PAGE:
At a junction between the first and the second primary leg sections 85 and 86, a primary contact point 91 is formed arcuate.

The first subsidiary leg section 87 also extends from the one end of the subsidiary separate section 83 obliquely upward to be gradually separated from the plate surface of the base section 61. The second subsidiary leg section 88 is connected to the first subsidiary leg section 87 and extends obliquely downward to be gradually separated from the first subsidiary leg section 87. Thus, the first and the second subsidiary leg sections 87 and 88 also forms a generally inverted-V shape.

At a junction between the first and the second subsidiary leg sections 87 and 88, a secondary contact point 93 is also formed arcuate.

A combination of the primary separate section 81 and the first and the second primary leg sections 85 and 86 forms a primary elastic finger portion 101. Similarly, a combination of the subsidiary separate section 83 and the first and the second subsidiary leg sections 87 and 88 forms a subsidiary elastic finger portion 103.

The primary and the subsidiary elastic finger portions 101 and 103 are separated by the slit 71 to be substantially different in width from each other. Specifically, the primary and the subsidiary elastic finger portions 101 and 103 are substantially equal in width to each other in the vicinity of the free ends of the second primary leg section 86 and the second subsidiary leg section 88, in detail, in a region between the free ends and a generally middle point of the second primary leg section 86 and the second subsidiary leg section 88. Except the vicinity of the free ends of the second primary leg section 86 and the second subsidiary leg section 88, the primary elastic finger portion 101 is greater in width than the secondary elastic finger portion 103.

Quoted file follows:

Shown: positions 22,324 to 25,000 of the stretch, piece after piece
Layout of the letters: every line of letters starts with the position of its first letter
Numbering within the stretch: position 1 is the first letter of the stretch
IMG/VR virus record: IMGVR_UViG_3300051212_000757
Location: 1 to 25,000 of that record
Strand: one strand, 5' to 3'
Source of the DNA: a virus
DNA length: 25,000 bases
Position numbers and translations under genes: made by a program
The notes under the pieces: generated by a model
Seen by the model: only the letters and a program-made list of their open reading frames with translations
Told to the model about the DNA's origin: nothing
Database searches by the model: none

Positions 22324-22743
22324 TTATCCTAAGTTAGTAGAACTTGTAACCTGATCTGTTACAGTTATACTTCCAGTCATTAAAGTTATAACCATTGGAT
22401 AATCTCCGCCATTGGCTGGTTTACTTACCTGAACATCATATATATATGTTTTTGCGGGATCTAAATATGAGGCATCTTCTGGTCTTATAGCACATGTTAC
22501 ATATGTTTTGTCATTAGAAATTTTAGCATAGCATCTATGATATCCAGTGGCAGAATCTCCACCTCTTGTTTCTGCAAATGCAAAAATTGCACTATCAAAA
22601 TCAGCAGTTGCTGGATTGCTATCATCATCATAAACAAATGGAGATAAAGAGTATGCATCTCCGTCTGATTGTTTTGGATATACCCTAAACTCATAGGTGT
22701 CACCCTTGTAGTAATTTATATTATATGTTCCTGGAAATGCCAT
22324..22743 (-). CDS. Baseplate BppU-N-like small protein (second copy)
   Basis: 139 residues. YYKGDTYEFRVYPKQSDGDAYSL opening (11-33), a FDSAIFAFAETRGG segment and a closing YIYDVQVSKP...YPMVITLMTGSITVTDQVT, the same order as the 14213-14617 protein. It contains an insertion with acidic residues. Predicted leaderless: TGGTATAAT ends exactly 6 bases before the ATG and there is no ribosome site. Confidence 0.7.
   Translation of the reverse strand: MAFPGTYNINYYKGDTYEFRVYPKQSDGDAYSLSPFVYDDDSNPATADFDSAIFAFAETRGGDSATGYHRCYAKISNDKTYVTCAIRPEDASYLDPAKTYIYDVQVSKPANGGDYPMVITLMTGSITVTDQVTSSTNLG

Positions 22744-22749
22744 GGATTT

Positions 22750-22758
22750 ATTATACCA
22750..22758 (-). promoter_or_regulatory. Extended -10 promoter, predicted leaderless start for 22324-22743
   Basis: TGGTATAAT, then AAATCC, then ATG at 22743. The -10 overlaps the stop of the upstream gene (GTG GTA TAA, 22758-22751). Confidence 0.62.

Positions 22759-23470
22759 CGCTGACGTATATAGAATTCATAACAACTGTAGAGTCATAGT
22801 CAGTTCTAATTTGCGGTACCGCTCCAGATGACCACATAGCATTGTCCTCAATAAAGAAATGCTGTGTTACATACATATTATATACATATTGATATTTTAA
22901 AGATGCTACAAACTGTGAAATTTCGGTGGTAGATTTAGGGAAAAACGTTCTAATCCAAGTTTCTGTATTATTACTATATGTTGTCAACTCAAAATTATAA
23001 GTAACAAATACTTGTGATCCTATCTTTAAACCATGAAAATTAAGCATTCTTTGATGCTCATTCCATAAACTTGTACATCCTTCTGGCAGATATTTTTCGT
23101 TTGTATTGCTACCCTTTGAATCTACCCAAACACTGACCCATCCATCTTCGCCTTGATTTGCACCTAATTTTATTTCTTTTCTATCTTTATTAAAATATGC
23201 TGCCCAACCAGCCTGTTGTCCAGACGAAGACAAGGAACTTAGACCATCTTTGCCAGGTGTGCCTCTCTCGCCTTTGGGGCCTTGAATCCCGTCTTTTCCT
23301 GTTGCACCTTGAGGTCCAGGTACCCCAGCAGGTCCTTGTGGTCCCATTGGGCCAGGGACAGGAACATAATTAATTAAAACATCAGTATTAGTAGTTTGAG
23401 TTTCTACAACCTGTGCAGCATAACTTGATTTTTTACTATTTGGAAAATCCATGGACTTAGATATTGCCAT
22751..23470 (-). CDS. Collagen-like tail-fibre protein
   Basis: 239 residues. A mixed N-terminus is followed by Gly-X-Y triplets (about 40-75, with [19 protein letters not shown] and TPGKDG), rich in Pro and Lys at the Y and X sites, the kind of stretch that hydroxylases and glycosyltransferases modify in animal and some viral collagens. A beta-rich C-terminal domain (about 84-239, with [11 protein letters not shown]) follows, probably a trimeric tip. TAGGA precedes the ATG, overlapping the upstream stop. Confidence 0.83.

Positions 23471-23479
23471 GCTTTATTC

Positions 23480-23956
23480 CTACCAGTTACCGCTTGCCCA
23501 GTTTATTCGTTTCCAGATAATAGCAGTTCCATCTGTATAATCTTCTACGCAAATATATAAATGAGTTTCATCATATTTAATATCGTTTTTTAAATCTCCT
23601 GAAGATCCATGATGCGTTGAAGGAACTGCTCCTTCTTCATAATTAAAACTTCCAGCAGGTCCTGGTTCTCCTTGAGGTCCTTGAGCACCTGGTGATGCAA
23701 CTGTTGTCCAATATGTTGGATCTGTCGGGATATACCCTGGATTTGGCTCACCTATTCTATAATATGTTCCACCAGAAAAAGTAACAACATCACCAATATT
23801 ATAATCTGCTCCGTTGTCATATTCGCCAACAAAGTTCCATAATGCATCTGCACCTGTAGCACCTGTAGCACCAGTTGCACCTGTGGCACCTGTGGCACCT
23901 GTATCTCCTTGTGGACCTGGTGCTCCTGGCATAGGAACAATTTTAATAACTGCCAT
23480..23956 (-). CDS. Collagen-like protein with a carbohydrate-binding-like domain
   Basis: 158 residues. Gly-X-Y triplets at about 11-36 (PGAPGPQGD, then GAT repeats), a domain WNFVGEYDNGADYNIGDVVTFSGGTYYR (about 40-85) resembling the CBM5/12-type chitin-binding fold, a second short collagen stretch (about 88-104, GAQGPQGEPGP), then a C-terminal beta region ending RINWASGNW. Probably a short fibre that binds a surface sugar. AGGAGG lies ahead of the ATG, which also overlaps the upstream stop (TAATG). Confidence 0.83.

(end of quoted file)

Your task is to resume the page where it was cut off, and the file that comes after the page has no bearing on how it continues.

Referring to FIG. 9, the contact element 51 is fixed to an insulator 230 to form an electrical connector.

As illustrated in FIG. 9, the insulator 230 has a shape of a hollow box.

Within the insulator 230, the fixing portion 53 of the contact element 51 is press-fitted into a vertical wall 231 of the insulator 230 to be fixedly supported. The elastic arm portion 55 is received in a cavity 233 of the insulator 230 to be freely deformable and displaceable.

The most part of each of the first and the second primary leg sections 85 and 86 and the first and the second subsidiary leg sections 87 and 88 protrudes outward from an upper surface of the insulator 230 except the opposite ends thereof, i.e., the both ends of the contacting elastic portion 57. The free ends of the second primary leg section 86 and the second subsidiary leg section 88 are slightly inserted into the cavity 233 to be freely movable.

The terminal portion 59 of the contact element 51 is arranged at a bottom 235 of the insulator 230 to extend outward of the insulator 230. For example, when the electrical connector is mounted on a substrate 401 such as a printed circuit board, the terminal portion 59 is connected to a circuit conductor on the substrate 401 by soldering.

In FIG. 9, only a mating contact surface 501 of the mating contact element is depicted by a two-dot-and-dash line. In addition, the displacement of the contacting elastic portion 57 is also illustrated by two-dot-and-dash lines.

It is assumed here that the mating contact element above the insulator 230 is pressed towards the upper surface of the insulator 230. In this event, each of the primary contact point 91 and the subsidiary contact point 93 is pressed downward by the mating contact surface 501 of the mating contact element. The elastic arm portion 55 is deformed and displaced so that a curvature of the C-shape curve is made small. At this time, the mating contact surface 501 greatly displaces the contacting elastic portion 57 downward to push the contacting elastic portion 57 into the cavity 233.

Thus, when the mating contact presses the contacting elastic portion 57, the elastic arm portion 55 is deformed and displaced and the contacting elastic portion 57 is displaced while a predetermined load ratio is kept between the primary and the subsidiary elastic finger portions 101 and 103. The primary and the subsidiary contact points 91 and 93 are brought into contact with the mating contact under a predetermined contacting force ratio maintained between the primary and the subsidiary contact points 91 and 93.